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Old 02-24-2012, 07:23 AM
 
173 posts, read 500,521 times
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I'm posting here because real estate agents see the most houses, but posted a similar thread in decorating. I'm not much of a decorator.

I'm finishing a basement in a small cabin/house in the N GA "mountains" to use as a guest suite and office. It'll get light use. I also need to tile the tub surround upstairs and the floor tile there could sure stand to be replaced as well. I want to sell if the market ever improves, which in this overbuilt and hard hit area, could be years. I hate the thought that I'll have to "update" expensive tile again if I sell in 5-10 years.

Are there any tiles that are classic for the tub/shower surround and bath floors? I'm thinking of white for the shower stall, but is it already outdated? Otherwise, I'll go with the neutrals tans/beiges that are so prevalent now, but are sure to be "out" by the time I sell.

Any advice? It's a casual style. Thanks.
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Old 02-24-2012, 07:34 AM
 
Location: Simmering in DFW
6,952 posts, read 22,738,189 times
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you could always use subway white tile and a white and black basket weave floor in tile. If you also install a really nice pedestal sink you'll have a very classic look that works for both vintage and transitional styles. if you could get a shower that doesn't need a door -- a larger walk in where you turn a corner or a tub/shower combo with an upper outward curved rod -- then you won't need to be concerned with replacing shower doors. Right now frameless shower doors are popular and probably will be for a long time, tho. Also OBR fixtures are great and popular ...... but I still used nickel or even chrome fixtures for my properties when I replace brass. I think brushed nickle is a pretty timeless look.
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Old 02-24-2012, 10:34 AM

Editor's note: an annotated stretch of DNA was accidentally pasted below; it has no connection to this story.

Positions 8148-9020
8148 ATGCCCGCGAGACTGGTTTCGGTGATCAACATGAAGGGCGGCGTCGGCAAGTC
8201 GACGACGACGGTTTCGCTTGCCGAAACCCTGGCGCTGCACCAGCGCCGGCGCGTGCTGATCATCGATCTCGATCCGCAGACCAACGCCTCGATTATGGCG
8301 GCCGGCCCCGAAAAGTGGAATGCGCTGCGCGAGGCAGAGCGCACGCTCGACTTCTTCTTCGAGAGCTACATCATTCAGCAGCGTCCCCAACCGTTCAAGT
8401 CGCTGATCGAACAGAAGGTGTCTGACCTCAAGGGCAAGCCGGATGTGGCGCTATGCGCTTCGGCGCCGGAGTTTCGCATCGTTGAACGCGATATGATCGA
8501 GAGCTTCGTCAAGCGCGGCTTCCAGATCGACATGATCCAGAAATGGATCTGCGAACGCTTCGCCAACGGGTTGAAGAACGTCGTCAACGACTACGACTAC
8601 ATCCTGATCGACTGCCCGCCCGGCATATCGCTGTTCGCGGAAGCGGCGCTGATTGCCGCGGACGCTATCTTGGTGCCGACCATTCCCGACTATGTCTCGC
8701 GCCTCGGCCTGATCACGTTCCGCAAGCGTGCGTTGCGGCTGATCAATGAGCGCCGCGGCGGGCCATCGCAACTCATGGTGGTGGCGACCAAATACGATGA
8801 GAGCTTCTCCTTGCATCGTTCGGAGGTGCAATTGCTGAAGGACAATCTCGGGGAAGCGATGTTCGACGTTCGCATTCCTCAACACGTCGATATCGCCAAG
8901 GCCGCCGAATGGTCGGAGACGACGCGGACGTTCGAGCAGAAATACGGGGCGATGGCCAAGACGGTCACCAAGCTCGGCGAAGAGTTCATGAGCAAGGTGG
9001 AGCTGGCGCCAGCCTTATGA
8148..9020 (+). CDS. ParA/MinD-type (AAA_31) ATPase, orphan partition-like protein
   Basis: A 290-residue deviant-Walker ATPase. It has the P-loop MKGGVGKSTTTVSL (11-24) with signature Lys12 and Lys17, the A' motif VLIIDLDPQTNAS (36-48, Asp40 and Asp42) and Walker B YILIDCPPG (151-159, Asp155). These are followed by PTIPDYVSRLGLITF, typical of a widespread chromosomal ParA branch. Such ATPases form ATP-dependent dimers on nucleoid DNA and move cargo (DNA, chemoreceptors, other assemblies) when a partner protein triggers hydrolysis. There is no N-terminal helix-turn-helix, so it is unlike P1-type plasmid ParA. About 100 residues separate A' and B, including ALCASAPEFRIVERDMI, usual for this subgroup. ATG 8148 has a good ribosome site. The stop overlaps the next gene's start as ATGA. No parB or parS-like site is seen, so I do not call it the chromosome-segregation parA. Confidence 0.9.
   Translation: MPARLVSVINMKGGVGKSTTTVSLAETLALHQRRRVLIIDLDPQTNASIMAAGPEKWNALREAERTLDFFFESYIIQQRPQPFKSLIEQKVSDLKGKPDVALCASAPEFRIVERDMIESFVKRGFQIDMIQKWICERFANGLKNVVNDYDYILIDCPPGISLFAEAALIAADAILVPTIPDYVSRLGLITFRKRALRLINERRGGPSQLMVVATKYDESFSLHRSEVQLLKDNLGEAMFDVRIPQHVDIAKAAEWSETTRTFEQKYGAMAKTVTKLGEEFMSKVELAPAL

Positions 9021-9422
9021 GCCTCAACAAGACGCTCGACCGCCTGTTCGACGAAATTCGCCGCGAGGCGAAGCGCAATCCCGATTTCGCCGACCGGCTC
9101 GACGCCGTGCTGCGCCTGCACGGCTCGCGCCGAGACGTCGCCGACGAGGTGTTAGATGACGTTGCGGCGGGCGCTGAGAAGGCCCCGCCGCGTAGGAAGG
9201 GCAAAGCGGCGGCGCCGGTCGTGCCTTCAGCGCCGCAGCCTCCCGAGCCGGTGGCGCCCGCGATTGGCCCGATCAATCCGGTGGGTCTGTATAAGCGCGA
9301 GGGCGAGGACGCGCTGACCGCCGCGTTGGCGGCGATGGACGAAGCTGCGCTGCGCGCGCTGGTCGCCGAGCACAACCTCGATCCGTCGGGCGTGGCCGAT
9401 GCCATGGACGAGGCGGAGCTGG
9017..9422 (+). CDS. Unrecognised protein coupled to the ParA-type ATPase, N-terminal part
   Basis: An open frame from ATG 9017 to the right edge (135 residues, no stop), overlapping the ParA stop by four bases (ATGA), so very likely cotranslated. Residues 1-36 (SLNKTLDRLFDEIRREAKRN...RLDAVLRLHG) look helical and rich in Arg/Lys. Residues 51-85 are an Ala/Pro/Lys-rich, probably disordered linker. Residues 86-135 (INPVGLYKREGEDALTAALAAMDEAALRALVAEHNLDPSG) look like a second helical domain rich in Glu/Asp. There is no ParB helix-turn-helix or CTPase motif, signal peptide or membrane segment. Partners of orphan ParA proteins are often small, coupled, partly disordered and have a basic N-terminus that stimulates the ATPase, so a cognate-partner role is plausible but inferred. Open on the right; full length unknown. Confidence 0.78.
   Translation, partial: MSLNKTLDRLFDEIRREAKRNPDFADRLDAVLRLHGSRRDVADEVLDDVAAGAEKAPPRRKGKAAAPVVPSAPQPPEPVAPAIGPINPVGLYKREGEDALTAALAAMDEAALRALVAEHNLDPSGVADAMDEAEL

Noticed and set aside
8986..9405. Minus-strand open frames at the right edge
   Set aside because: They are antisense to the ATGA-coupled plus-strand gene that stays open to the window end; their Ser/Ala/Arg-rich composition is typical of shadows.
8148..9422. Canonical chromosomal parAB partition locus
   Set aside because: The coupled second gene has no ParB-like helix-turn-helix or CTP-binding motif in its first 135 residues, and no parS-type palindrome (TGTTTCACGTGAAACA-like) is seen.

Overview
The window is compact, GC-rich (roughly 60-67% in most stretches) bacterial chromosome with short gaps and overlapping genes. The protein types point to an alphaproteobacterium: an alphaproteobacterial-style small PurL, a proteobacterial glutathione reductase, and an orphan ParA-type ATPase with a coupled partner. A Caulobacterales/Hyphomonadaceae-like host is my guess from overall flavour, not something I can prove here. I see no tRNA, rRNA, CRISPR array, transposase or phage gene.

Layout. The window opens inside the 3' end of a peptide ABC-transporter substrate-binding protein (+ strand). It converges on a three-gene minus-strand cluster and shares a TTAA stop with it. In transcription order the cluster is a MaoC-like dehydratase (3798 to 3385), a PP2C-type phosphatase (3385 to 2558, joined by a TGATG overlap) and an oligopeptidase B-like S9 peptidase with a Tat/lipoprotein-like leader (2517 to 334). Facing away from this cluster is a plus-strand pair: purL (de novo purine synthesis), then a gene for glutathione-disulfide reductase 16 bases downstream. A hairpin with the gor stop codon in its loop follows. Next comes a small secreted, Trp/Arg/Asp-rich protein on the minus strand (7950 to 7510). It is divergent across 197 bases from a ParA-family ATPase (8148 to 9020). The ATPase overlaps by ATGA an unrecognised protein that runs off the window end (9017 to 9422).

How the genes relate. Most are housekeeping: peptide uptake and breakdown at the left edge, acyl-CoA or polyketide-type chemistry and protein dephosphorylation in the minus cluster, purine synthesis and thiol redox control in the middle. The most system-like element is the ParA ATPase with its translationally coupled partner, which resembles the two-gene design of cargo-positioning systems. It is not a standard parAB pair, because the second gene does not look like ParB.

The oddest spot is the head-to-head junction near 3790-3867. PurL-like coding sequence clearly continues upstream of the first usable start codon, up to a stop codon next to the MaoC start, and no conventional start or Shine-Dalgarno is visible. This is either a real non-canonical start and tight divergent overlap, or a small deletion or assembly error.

Location: Brooklyn New York
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your really worried about 10 years from now?????
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Old 02-24-2012, 10:34 AM
 
Location: Mokelumne Hill, CA & El Pescadero, BCS MX.
6,957 posts, read 22,362,150 times
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I would NEVER use tile in a bathroom again. Tile grout comes loose or absorbs moisture eventually and voila! mold/dry rot in the wall. Solid surface walls and one piece pans are the only way to go for my tastes.
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Old 02-24-2012, 10:38 AM
 
Location: Salem, OR
15,609 posts, read 40,570,084 times
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A couple of things...whatever decor you choose should match the architectural style of the home. It's weird to walk into a Cape Cod home that has a modern style kitchen. It just doesn't look right.

Since you are in a cabin it seems that an earthy style might be appropriate for the long term. Also what I call "Pottery Barn" style is very classic and simple looking and tends to stay in style. Not everything goes in and out of style. The charm of old homes is appealing to many people. So if you want a classic look, you want something that has charm.
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Old 02-24-2012, 10:44 AM
 
173 posts, read 500,521 times
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I'm certainly hoping to sell in less than 10 years, but this place has been a money pit and I don't want to keep redoing things.

Squirl, thanks for the helpful comments.

DMenscha, I get your comment about tile. I actually started with the plan to do a tub surround because I really dislike cleaning grout. However, my upstairs surround cracked while I was looking for one and now also needs replacing, so I decided to go with tile since that seems more durable.
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Old 02-26-2012, 03:26 AM
 
34 posts, read 67,633 times
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Quote:
Originally Posted by DMenscha View Post
I would NEVER use tile in a bathroom again. Tile grout comes loose or absorbs moisture eventually and voila! mold/dry rot in the wall. Solid surface walls and one piece pans are the only way to go for my tastes.
We just redid our shower at the first of the year. The tiles were falling off the wall in the shower. The tiles, tub, and shower were all from when our house was first built in the mid 90s. We talked to a contractor to do the work (since ripping out a tub and replacing a shower with all of the associated pluming was over our heads and level of expertise). He made a deal with us that if we find and have all of the materials that he would install them. We did some pain staking research and came across some very good quality, low maintenance, durable material called Onyx. So we got rid of the tub and tile and installed a shower stall with this material. Its been great and we couldn't be happier with how well its turned out. We are very confident it will stay in great shape for years with very little effort. We haven't installed shower doors and its been fine with a shower curtain. Of course with shower doors we wouldn't need to worry about being careful about water getting on the floor, but its not been a big problem. The biggest thing is opening up the curtain carefully when done in the shower so the curtain doesn't hang of the floor when wet.
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